I will never forget the op­portunity for me to be a working student. The Rec­tor of St Louis and most of the executives were Bel­gian fathers who belonged to the CICM Congregation. Most prominent were Fr Zwanepoel, Fr Ghisleen De Vos and Fr Evarist Ver­linden. Up to now, my connection with Fr. Evar­ist, as my Spiritual Direc­tor, is still unbroken. I saw him last time I was there in October 2012 just before his birthday. I was so glad that even retired from the college, he is still around the campus working for the retired clergy.


I am one of the lucky ones whose SLU JOUR­NEY did not end at gradu­ation in 1967, but went on as Secretary of the Gradu­ate School, then worked at DZWT with Fr Hugo Del­bare, now deceased. I also taught at St Louis Girls’ High for a year, and there I really enjoyed working with colleagues including Miss Cordero who I be­lieve is still the Principal at the combined school for secondary boys and girls. It was exciting to visit them during the Teachers’ Day Celebrations in October 2012. I thoroughly enjoyed that day attending the Holy Eucharist, watching the performance and award­ing of school teachers, then breaking bread with the staff after the show. That was good stuff.



After leaving at the end of the school year in 1972, I transferred to San Sebas­tian College as a Primary school teacher. By July 1974 , I migrated to Aus­tralia . I came to this land flowing with milk and honey inspired by a couple of Louisian friends who have left Baguio earlier . Yes , I heard from them about how easy it was to apply. I tried my luck and was rewarded with a mi­grant visa. My future was beckoning me to travel and so I did not delay . My father’s sudden passing was just the sad part of the beginning of my adventure overseas. But his death made me stronger and re­silient to travel alone, face the future with just God knowing where my paths would lead me!



In every endeavour, we learn to fend for ourselves quite easily. With the help of contacts, my first hurdle was finding a place to stay. I found just the right place to be on the third day I ar­rived on Australian soil. I joined my first family and the rest is history. I will never forget how welcom­ing and warm they were. I was inspired to find a job so easily. I went to visit the Social Services but their hand-out I did not get to enjoy. I found a job at the University of New South Wales, as a librarian on my third week. I had to move from my first family due to transport problem. I lived in Coogee with an Asian fam­ily with one child near the workplace for a while.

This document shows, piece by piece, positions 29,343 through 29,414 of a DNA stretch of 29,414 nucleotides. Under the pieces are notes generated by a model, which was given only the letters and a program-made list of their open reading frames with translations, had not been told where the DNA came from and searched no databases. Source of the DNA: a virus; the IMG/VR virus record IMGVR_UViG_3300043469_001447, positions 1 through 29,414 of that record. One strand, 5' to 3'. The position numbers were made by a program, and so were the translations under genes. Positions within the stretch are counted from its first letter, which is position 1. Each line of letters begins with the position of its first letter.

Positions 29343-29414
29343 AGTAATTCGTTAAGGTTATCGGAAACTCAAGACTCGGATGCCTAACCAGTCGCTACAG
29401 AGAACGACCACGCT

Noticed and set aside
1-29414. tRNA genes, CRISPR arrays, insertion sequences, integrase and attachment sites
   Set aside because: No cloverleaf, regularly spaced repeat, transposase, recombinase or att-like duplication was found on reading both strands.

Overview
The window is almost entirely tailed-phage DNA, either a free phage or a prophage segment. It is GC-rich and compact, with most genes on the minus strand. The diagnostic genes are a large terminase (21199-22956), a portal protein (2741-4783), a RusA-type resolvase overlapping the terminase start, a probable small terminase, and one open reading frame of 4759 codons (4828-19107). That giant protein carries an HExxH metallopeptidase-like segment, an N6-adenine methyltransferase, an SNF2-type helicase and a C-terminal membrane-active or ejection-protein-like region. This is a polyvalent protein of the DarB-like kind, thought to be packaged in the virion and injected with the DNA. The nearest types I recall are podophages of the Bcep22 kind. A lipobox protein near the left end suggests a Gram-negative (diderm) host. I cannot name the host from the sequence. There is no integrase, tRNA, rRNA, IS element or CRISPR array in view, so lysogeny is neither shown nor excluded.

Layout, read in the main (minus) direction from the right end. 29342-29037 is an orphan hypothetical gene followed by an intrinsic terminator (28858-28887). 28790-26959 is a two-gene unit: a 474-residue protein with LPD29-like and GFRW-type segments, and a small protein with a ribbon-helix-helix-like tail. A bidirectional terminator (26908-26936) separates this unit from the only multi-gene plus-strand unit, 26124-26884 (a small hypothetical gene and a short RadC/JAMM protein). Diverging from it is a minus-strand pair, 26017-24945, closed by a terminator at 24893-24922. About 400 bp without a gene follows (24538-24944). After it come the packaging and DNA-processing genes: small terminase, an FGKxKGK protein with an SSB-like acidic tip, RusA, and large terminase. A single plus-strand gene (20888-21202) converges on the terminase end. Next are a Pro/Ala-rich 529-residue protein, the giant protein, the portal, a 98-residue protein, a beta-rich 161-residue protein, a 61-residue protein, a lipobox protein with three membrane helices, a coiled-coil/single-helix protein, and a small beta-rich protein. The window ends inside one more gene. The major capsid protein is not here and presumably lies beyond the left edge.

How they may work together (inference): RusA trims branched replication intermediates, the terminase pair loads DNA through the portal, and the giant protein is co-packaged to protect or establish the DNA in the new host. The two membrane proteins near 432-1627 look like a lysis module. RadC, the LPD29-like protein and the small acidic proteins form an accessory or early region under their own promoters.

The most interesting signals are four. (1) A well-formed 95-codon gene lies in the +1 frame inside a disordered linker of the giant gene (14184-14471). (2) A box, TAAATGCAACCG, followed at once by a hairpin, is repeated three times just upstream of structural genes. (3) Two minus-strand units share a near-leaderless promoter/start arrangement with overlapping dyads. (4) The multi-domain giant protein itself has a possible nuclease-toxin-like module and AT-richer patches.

I obtained my permanent posting as a teacher at this time. This came about after I attended a two-year Bridg­ing Course at Sydney Teach­ers College . This diploma was my entry to the teaching profession here in Sydney. I taught in various schools in Western Sydney for 13 years then 12 years here on the Central Coast. I still do some casual teaching in both the Public and Private school systems. I am semi-retired and still enjoy my craft . I have a few more years am sure while at the peak of my health to continue this ex­alted calling.



i consider myself my chil­dren’s first teacher. And as a mother of four , I do my share of keeping rein in the family with my husband. Our children can be the reflection of our own life, our per­sonal choices , values and dreams. As a grandparent, we continue being in that role – to be the guiding light of the young. There is a rich knowledge that we can share to the youth we come in contact with. We are able to right the wrong, straighten what needs to be done.


I am a proud Louisian and will always be grate­ful for the nurturing spirit of my teachers at St Louis University. Those pio­neering teachers were he­roes in my eyes for they showed me how to lead my life, moulding my character and mind to be a thinker, to be an inde­pendent stakeholder in the world that I want to be for my future family, with high morals and fol­lowing the mandate of the Vision of SLU. I learned and became an adventur­ous spirit like the Belgian missionaries who came to sow seeds of learning and Christian life in our coun­try.


May God continue to bless St Louis University, its staff and students.